Some major Army programs slip due to coronavirus effect

Some of the Army’s biggest programs may not stay on schedule as expected delays to new weapons systems come to fruition due to coronavirus.

The service’s top acquisition official says most major weapons systems remain on track for when the first units will be equipped, but the benchmarks leading up to that and after will likely slip.

“That doesn’t mean some of the programs won’t have adjustments to delivery schedules or adjustments to milestones,” Bruce Jette, assistant Army secretary for acquisition, technology and logistics, told reporters Wednesday during a call hosted by the Defense Writers Group. “We are making adjustments as needed and working with the companies to try and catch up.”

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One of the major programs that will see delays is the Integrated Air and Missile Defense Battle Command System, a command and control weapon that shows a single view of the battlespace.

“The date we promised the solider they’d have that ability has not slipped, but we will adjust within the schedule,” Futures Command leader Gen. Mike Murray said. “We just added the checks to this event coming up.”

Another large program expected to see changes is the Interim Maneuver Short-Range Air Defense system.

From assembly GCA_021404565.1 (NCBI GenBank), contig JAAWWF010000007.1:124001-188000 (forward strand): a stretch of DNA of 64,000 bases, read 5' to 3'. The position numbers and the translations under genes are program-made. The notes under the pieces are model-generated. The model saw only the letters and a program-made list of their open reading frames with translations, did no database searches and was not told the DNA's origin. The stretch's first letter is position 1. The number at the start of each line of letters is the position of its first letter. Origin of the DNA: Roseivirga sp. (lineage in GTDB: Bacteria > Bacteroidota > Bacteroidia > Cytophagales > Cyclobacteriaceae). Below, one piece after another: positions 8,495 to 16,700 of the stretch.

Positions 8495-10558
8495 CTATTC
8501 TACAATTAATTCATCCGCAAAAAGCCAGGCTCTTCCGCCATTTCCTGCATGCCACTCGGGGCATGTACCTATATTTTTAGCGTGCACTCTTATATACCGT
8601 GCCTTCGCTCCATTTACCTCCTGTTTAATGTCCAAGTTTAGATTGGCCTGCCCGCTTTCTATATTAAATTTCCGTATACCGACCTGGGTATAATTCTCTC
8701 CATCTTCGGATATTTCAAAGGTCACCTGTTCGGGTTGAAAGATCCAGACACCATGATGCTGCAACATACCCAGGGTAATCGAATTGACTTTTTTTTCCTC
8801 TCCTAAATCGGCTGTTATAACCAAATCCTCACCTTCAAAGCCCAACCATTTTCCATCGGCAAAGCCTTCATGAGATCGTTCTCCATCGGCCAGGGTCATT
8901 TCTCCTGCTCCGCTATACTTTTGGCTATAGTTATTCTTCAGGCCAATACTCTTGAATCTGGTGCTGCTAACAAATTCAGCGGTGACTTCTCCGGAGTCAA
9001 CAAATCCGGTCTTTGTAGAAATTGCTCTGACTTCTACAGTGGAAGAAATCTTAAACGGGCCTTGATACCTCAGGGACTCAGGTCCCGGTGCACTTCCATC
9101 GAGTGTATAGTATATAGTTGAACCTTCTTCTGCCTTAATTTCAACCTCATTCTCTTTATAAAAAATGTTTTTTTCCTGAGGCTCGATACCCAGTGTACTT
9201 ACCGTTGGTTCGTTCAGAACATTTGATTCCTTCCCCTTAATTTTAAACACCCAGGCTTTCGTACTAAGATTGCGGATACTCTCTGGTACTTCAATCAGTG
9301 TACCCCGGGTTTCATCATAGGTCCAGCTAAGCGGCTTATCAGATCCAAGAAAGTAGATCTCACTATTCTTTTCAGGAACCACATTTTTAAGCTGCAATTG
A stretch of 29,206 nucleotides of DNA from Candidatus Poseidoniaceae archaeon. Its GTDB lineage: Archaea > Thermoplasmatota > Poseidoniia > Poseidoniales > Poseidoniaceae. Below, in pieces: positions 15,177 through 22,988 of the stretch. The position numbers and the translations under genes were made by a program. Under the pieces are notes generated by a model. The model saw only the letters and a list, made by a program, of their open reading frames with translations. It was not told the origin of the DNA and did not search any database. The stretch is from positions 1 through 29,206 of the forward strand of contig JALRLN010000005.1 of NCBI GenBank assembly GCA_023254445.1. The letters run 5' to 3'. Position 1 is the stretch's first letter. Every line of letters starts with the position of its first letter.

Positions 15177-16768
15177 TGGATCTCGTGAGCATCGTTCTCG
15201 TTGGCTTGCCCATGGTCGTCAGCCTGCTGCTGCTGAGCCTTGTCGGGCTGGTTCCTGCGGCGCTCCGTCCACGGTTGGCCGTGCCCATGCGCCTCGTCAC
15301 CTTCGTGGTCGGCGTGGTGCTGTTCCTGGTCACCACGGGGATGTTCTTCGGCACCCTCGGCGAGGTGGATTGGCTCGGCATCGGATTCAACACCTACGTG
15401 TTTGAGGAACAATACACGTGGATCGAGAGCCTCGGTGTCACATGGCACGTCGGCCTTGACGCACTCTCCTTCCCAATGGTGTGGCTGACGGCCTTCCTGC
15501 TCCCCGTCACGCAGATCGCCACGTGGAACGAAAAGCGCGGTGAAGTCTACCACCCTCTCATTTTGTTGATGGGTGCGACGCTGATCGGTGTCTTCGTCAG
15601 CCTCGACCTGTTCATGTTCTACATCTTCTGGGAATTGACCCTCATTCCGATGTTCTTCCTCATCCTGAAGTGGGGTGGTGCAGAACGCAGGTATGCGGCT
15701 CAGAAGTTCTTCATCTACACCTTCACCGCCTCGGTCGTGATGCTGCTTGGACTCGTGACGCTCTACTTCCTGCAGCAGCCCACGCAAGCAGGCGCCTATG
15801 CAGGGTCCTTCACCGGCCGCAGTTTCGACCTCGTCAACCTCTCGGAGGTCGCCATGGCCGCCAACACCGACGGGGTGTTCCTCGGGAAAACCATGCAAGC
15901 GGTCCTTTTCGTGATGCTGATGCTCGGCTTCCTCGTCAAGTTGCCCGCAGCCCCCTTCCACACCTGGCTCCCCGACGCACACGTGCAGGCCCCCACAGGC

“I think we slipped it a few months to the right based on some software issues,” Murray said.

The outlook is fairly rosy considering Defense Department acquisition lead Ellen Lord said coronavirus would likely cause a three month delay in the development of major weapons programs.

“Particularly, we see a slowdown in the shipyards,” Lord said in April. “Aviation is the most highly impacted sector that we have. Right now there isn’t any specific COVID penalty that we see for a specific program; however, we do anticipate a three-month slowdown in terms of execution.”

Jette said throughout the pandemic prime contractors have mostly been able to stay open and working. Boeing and BAE each had to shut down operations for a week due to people coming into work while sick, but otherwise the major defense companies have been in business.

“Industry has made a significant adjustment in order to try to make sure they continued producing on time and on schedule,” Jette said. “They haven’t hit the target on 100% of the cases, but in general with all of our programs we only have one program we know we are going to have to make a significant change to.”

That program is a smaller level program, which Jette did not name.

“Because it’s smaller it’s tied to a smaller company,” Jette said. “The greatest sensitivities tend to be down in those programs that have connectivity to smaller companies as their major source of technology, delivery and resources. That’s because if one person gets sick in the company then you often end up with the entire company being in quarantine for 14 days.”

Jette added that industry has been cooperative about sharing information on subcontractors.

“I have a 60 page report that gets updated on a daily basis on the status of the subs to the various major programs,” Jette said. “If industry is not resolving the problem themselves then it comes into my office and I’m on the phone with the CEO of the corporation.”